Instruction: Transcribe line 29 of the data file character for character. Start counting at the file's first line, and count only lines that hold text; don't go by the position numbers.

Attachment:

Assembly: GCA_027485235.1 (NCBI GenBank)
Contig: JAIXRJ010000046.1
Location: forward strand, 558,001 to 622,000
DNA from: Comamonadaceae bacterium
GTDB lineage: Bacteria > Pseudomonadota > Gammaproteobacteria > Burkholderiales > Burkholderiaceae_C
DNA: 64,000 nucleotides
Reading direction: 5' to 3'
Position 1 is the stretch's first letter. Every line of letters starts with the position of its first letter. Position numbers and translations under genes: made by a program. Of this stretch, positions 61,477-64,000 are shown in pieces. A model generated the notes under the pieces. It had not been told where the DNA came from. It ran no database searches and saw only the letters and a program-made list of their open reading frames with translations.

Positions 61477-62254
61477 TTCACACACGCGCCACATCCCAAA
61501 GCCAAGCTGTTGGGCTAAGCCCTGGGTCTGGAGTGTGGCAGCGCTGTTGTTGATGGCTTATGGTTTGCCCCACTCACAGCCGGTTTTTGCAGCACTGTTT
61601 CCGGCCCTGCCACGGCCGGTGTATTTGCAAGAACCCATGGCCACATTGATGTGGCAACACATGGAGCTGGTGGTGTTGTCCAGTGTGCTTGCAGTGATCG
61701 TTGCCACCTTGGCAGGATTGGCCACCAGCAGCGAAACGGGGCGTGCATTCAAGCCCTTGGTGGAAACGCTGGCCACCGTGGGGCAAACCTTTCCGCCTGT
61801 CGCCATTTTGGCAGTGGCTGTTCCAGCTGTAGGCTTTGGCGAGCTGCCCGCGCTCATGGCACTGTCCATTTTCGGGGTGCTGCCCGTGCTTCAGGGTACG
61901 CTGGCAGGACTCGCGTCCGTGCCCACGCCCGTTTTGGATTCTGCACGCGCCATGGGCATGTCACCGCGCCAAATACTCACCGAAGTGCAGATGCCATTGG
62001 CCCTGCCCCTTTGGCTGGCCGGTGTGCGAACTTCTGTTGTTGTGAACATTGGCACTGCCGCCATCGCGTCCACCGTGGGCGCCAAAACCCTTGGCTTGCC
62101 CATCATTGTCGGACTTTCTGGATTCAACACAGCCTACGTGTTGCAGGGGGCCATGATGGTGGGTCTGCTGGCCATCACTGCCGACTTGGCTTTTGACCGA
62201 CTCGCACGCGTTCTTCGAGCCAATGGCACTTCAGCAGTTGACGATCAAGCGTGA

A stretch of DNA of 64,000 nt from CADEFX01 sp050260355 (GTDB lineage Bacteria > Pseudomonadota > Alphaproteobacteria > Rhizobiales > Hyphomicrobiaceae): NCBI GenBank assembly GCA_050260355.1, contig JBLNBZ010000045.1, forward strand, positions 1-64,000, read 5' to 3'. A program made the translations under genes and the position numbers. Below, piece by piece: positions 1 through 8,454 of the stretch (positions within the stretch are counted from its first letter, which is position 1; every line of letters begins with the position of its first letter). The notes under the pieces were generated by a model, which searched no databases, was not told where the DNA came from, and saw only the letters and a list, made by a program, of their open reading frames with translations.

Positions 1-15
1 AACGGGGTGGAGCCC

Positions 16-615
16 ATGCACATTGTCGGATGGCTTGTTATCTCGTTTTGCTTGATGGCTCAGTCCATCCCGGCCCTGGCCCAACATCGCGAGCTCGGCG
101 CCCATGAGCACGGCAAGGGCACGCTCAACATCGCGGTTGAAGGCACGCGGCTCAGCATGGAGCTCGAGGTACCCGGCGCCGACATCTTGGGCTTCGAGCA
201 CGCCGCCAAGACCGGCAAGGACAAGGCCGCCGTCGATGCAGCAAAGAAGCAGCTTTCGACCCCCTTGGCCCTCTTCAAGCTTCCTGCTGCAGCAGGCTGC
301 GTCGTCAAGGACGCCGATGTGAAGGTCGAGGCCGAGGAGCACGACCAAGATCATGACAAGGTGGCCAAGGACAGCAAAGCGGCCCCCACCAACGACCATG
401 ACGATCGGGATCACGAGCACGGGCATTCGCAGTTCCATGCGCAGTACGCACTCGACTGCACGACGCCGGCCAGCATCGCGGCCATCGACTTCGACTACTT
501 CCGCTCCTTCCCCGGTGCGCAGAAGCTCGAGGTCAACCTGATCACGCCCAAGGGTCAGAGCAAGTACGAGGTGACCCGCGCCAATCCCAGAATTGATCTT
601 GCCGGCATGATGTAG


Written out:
601 GCCGGCATGATGTAG